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Article
November 21, 1977

Health Care Delivery in the United States

JAMA. 1977;238(21):2309. doi:10.1001/jama.1977.03280220077035

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Abstract

This book is intended as a textbook on the problems of health service provision in the United States, for use in schools of public health and medical schools, or courses in medical sociology, medical economics, and social work. Despite having eight contributors, the book is well integrated. All the major parts of the health service provision system are covered, as are the chief problems, such as cost and quality controls, maldistribution, overutilization, and the like. It successfully avoids polemics and extreme partisan observations, but the underlying presupposition is the self-evident truth that the health care provision system, to serve known populations, must have more organized group practice, planning, coordination, boundaries, and budgets. All systems are converging in this direction.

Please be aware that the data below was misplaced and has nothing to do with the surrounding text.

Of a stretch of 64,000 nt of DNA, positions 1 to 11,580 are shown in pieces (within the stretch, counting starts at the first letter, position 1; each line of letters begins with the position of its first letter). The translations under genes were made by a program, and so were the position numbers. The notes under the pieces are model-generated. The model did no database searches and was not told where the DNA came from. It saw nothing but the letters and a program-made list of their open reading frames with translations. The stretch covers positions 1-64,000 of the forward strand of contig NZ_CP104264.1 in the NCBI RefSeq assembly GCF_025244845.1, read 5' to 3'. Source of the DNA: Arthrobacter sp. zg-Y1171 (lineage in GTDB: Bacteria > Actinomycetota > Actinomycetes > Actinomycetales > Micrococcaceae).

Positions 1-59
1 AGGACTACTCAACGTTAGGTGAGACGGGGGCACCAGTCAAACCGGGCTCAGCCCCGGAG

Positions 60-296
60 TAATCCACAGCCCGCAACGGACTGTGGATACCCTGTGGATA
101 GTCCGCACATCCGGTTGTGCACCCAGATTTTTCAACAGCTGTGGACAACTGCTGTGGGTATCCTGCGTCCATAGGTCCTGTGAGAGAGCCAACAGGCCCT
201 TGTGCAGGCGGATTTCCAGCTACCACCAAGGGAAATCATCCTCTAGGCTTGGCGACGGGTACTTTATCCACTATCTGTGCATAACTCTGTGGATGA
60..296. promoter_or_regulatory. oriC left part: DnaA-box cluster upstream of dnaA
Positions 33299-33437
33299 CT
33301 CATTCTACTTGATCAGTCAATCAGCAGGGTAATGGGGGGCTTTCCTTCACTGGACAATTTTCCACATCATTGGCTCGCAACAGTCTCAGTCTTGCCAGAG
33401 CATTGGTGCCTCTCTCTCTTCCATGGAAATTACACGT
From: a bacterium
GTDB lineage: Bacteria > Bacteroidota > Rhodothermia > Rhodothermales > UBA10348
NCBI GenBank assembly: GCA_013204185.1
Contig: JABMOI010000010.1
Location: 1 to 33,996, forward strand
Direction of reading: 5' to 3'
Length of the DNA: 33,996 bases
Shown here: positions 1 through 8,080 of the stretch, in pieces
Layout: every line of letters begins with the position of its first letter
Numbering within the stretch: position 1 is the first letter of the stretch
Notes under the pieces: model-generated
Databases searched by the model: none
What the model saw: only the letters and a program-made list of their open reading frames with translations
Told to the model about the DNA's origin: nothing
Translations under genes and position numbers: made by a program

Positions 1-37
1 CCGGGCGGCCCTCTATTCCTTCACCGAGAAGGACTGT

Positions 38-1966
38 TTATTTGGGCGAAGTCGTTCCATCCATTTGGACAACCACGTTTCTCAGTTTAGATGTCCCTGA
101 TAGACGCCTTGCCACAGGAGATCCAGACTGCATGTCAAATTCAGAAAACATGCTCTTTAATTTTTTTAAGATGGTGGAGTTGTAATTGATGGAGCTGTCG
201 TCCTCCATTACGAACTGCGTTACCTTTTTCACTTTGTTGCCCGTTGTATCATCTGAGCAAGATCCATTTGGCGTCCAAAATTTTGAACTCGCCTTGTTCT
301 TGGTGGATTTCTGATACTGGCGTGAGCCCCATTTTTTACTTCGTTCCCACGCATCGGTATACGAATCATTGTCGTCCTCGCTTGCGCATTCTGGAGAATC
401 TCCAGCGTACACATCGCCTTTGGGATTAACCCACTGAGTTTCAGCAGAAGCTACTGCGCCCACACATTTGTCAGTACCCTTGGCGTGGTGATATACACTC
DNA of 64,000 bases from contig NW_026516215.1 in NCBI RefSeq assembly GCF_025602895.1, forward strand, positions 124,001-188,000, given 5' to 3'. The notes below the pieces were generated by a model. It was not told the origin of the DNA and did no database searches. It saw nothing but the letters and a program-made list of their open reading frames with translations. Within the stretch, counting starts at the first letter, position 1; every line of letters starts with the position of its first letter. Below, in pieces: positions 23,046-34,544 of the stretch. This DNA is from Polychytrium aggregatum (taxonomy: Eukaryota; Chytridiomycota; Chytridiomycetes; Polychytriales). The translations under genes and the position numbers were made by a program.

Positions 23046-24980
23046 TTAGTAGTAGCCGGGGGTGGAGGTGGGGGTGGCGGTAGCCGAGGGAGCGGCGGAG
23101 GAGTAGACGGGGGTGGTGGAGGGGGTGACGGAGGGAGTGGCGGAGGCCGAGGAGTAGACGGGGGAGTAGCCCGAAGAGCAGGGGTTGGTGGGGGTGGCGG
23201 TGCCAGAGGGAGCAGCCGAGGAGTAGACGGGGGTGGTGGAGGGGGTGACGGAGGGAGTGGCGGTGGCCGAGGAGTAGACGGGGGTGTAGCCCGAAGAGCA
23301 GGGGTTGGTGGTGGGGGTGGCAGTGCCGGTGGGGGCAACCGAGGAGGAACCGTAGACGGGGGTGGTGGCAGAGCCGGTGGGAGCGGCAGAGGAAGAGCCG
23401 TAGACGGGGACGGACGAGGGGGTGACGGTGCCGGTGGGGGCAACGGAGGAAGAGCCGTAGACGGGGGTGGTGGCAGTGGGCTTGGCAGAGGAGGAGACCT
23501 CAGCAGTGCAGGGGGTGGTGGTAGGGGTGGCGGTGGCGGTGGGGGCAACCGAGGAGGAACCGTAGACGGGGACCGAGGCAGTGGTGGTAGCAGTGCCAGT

Koran writes: "The pluralistic nature of the service delivery system creates certain problems: inequitable access based on geography, class, and diagnosis, inadequate coordination." Abel-Smith, a prominent British health economist, is quoted

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